IN PICS: Denmark’s Queen Margrethe marks centenary of return of southern region

IN PICS: Denmark's Queen Margrethe marks centenary of return of southern region
Denmark's Queen Margrethe II made a speech next to the stone monument erected by her grandfather Christian X to mark the return of the region. Photo: Henning Bagger/Ritzau Scanpix
Denmark's Queen Margrethe II on Sunday visited the ceremony to mark the return of Southern Jutland, Denmark's most southerly province, from Germany.

The centenary celebrations for the return, which followed a referendum following Germany’s defeat at the end of the First World War, took place over the weekend. They had been due to be held last year, but were delayed by a year due to the pandemic. 

Denmark’s Queen Margrethe II began the proceedings by driving in a horse and carriage through an “air gate” erected to mark the pre-1920 border between Denmark and Germany. 

Henning Bagger/Ritzau Scanpix
Henning Bagger/Ritzau Scanpix

She then gave a speech by the stone monument erected by her grandfather Christian X, to mark the return of the region, which Denmark lost after it was defeated by Prussia in 1864, in the Second Schleswig War. 

Henning Bagger/Ritzau Scanpix

Denmark’s Prime Minister Mette Frederiksen attended the celebrations, but took a relatively low-key role.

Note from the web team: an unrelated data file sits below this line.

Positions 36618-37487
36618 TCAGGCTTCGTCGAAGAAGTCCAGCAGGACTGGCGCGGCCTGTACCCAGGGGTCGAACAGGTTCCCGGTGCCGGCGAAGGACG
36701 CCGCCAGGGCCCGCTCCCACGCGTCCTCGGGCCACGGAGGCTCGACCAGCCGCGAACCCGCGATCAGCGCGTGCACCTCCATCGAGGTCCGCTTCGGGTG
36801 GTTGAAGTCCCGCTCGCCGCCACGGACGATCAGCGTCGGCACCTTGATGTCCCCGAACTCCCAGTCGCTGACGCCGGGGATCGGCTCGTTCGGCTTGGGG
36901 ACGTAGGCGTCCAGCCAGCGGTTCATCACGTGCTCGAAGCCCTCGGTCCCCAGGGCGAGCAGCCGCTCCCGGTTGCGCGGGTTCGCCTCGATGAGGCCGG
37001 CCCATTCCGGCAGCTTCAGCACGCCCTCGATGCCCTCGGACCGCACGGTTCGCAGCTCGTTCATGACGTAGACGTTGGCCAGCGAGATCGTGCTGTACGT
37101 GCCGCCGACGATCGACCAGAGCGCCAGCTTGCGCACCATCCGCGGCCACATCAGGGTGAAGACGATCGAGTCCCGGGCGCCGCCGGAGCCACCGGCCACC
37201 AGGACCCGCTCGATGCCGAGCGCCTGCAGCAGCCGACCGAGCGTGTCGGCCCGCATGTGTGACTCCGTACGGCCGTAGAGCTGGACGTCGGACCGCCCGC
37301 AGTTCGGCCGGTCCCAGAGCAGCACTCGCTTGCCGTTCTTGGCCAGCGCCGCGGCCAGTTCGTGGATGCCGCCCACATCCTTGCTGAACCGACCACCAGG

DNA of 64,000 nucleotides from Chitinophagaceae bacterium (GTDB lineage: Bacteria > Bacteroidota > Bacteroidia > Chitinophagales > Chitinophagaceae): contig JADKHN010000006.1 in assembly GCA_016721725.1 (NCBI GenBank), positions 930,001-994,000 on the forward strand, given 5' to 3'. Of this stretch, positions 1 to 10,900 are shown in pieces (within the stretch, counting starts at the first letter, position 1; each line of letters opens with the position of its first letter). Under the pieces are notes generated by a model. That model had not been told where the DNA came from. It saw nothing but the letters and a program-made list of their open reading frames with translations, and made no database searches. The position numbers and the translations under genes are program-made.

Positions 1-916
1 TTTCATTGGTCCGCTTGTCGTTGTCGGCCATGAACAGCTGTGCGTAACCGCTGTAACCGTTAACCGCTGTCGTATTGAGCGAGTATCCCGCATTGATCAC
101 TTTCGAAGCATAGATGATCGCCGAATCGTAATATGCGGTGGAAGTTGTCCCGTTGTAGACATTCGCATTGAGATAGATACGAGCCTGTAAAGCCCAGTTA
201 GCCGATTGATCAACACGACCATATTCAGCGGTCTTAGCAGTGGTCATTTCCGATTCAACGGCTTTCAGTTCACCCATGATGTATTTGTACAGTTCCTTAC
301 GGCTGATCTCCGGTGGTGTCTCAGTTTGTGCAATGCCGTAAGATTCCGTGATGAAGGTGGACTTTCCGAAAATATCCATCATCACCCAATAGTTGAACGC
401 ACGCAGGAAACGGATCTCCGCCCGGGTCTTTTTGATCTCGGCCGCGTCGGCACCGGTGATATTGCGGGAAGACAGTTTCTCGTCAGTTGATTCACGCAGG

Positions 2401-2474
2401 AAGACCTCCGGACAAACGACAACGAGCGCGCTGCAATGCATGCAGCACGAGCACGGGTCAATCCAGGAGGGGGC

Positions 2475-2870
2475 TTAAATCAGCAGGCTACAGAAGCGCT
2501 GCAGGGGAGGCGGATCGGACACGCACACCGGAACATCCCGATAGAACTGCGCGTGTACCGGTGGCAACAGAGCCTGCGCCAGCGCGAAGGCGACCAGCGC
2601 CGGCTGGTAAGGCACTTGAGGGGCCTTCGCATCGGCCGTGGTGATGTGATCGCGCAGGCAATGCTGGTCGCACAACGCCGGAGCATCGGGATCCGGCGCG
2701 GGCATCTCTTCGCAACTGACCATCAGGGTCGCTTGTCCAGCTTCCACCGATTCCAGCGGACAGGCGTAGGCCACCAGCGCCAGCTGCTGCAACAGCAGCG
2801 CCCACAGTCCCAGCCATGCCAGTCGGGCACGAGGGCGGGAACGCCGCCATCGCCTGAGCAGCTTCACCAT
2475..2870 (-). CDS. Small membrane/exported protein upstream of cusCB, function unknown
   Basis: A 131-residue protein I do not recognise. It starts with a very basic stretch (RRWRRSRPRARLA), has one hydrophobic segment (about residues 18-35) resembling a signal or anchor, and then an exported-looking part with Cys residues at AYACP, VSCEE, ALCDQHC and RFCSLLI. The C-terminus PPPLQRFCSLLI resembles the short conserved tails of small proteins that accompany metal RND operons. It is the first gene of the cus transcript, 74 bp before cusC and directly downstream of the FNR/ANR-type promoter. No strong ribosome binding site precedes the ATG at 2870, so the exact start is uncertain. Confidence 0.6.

Tim Kildeborg Jensen/Ritzau Scanpix

Crowds thronged the roads of Haderslev as the royal party made their way by car to attend a service at the 12th century Haderslev Cathedral. 

Tim Kildeborg Jensen/Ritzau Scanpix
Tim Kildeborg Jensen/Ritzau Scanpix

After the service, Queen Margrethe II made her way to the fortifications built by the Prussians at Dybbøl Banke, outside the town of Sønderborg, alongside German president Frank-Walter Steinmeier. 

Henning Bagger/Ritzau Scanpix
Henning Bagger/Ritzau Scanpix

She then travelled by boat to Sonderborg’s harbourside Alsion Centre where she watched a series of performances, including a show put on by a local girls’ choir, to mark the end of the celebrations. 

Tim Kildeborg Jensen/Ritzau Scanpix

She then left the city. 

Tim Kildeborg Jensen/Ritzau Scanpix

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